University of Maryland Extension

Fall Webworm - Trees

fall webworms in webbing
Fall webworms

Fall webworm (Hyphantria cunea) caterpillars may feed on more than 100 species of deciduous forest and shade trees. Preferred hosts include mulberry, walnut, hickory, elm, sweetgum, poplar, willow, oak, linden, ash, apple, and other fruit trees. The adult moths are about 3/4 inch long. The wings are all white or white with black spots. Mature larvae are about 1 inch long and may occur in two color forms: those with black heads are yellowish-white, and those with red heads are brown. Both color forms have paired black tubercles running down the back. They are covered with long, silky gray hairs. 


fall webwormThe caterpillars produce a web of fine silk over terminal branches. They only feed inside the web, which they enlarge as they grow. Look on the south side of tree crowns for the first sign of webbing. The webs may become messy, but the caterpillars rarely consume enough terminal growth to affect the tree. The first generation begins in May and is usually small. The second-generation caterpillars are present from August through October. The dry webs hang on terminals into the winter.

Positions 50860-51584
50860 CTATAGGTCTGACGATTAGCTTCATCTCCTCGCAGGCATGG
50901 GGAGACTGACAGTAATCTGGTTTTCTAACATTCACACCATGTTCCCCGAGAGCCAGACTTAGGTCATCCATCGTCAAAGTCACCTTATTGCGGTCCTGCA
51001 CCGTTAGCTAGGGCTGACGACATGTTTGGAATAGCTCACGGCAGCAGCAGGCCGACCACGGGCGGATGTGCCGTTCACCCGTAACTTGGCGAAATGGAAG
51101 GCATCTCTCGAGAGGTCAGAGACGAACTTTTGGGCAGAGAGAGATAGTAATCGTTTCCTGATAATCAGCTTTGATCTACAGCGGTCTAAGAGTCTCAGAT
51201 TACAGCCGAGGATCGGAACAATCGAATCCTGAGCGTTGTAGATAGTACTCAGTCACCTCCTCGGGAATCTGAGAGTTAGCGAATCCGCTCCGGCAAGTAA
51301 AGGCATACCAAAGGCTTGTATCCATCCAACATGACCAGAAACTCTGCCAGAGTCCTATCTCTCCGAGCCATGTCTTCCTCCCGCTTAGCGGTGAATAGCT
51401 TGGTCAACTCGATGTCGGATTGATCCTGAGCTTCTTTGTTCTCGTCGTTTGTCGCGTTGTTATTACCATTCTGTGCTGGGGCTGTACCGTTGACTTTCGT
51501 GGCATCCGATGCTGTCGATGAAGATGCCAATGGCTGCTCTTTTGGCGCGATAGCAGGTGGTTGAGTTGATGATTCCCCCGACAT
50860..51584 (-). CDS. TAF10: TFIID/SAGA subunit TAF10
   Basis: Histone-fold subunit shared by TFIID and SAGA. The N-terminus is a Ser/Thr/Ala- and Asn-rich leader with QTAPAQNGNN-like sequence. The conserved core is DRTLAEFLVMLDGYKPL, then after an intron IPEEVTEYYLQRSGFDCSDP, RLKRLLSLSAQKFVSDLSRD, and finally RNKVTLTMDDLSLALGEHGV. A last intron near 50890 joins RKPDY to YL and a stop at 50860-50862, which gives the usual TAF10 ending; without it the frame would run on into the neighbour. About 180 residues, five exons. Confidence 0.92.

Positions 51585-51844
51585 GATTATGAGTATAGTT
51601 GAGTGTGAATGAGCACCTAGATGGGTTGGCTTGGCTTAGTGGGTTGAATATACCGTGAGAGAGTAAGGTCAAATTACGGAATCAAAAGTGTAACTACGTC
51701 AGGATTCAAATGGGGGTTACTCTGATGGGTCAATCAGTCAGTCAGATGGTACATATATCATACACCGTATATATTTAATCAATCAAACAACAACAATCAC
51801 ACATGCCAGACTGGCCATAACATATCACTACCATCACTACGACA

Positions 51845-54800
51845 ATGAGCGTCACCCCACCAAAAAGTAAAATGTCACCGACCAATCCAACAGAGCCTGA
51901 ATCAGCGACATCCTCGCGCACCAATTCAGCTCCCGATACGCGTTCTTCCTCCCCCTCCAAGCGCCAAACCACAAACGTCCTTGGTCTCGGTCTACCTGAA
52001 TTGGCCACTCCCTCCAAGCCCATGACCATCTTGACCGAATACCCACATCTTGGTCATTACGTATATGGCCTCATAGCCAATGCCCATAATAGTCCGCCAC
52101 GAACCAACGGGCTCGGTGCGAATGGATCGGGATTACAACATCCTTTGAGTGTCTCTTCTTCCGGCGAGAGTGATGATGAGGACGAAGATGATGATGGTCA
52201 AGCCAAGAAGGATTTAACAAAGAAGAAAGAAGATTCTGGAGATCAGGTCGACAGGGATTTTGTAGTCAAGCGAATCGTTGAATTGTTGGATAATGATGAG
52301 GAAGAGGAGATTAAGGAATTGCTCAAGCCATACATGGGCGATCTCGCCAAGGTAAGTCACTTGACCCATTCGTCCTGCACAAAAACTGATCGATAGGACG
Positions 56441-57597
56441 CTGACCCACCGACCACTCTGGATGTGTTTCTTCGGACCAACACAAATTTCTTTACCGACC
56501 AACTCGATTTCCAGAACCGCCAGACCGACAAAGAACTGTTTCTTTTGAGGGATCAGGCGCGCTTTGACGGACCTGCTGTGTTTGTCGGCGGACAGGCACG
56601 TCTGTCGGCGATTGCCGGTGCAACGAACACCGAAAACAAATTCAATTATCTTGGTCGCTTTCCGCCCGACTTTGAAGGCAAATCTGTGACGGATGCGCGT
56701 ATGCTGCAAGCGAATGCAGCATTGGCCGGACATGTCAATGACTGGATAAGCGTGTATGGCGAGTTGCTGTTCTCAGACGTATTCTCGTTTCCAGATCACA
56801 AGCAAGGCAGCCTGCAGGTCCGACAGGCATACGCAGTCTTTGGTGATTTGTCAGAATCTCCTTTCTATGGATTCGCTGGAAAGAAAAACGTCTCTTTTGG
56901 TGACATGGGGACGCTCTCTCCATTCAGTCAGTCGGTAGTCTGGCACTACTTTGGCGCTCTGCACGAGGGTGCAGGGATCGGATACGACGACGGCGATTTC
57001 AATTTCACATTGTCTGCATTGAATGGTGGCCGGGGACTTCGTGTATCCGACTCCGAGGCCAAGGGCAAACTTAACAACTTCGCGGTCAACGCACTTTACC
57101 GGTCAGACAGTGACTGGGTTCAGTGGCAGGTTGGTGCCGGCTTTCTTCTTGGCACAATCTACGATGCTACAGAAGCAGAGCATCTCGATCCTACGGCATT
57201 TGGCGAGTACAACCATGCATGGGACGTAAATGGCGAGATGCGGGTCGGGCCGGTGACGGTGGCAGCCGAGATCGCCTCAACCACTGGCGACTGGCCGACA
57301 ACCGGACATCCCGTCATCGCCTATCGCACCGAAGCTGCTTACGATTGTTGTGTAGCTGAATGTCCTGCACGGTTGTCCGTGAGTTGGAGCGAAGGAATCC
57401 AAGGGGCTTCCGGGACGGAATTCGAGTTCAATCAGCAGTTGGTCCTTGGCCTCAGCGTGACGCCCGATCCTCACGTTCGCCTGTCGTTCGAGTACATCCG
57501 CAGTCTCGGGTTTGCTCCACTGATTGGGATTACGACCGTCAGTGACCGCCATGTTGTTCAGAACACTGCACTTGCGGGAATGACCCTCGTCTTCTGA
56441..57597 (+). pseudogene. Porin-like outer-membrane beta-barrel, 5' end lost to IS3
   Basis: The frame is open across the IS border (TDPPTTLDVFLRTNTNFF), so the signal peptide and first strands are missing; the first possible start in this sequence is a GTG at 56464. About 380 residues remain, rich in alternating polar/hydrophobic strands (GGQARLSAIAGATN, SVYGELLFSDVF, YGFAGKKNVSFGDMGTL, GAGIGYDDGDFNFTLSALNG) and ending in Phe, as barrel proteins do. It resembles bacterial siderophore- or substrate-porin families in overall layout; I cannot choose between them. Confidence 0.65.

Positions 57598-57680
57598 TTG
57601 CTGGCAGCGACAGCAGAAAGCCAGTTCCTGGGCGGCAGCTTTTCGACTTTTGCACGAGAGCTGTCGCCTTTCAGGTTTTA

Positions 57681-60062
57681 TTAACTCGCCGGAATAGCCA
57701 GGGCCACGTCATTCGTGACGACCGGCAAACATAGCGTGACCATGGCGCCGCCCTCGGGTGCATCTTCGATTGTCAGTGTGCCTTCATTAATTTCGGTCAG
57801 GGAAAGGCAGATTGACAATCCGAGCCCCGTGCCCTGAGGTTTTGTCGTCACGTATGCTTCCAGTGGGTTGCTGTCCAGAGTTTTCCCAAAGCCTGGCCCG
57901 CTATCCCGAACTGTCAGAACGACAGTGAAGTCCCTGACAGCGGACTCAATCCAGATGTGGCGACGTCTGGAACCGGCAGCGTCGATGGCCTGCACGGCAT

Management

Prune out webbed terminals as they are detected. Pole pruners are useful for removing tents in trees. Bt (Bacillus thuringiensis, var. Kurstaki), horticultural oil, or insecticidal soap is recommended to control young larvae in large infestations and protect beneficials. There are 75 species of predators and parasites that normally keep this pest below damaging levels.  Whatever you do, don't try to burn them out!!

fall webworm in tree

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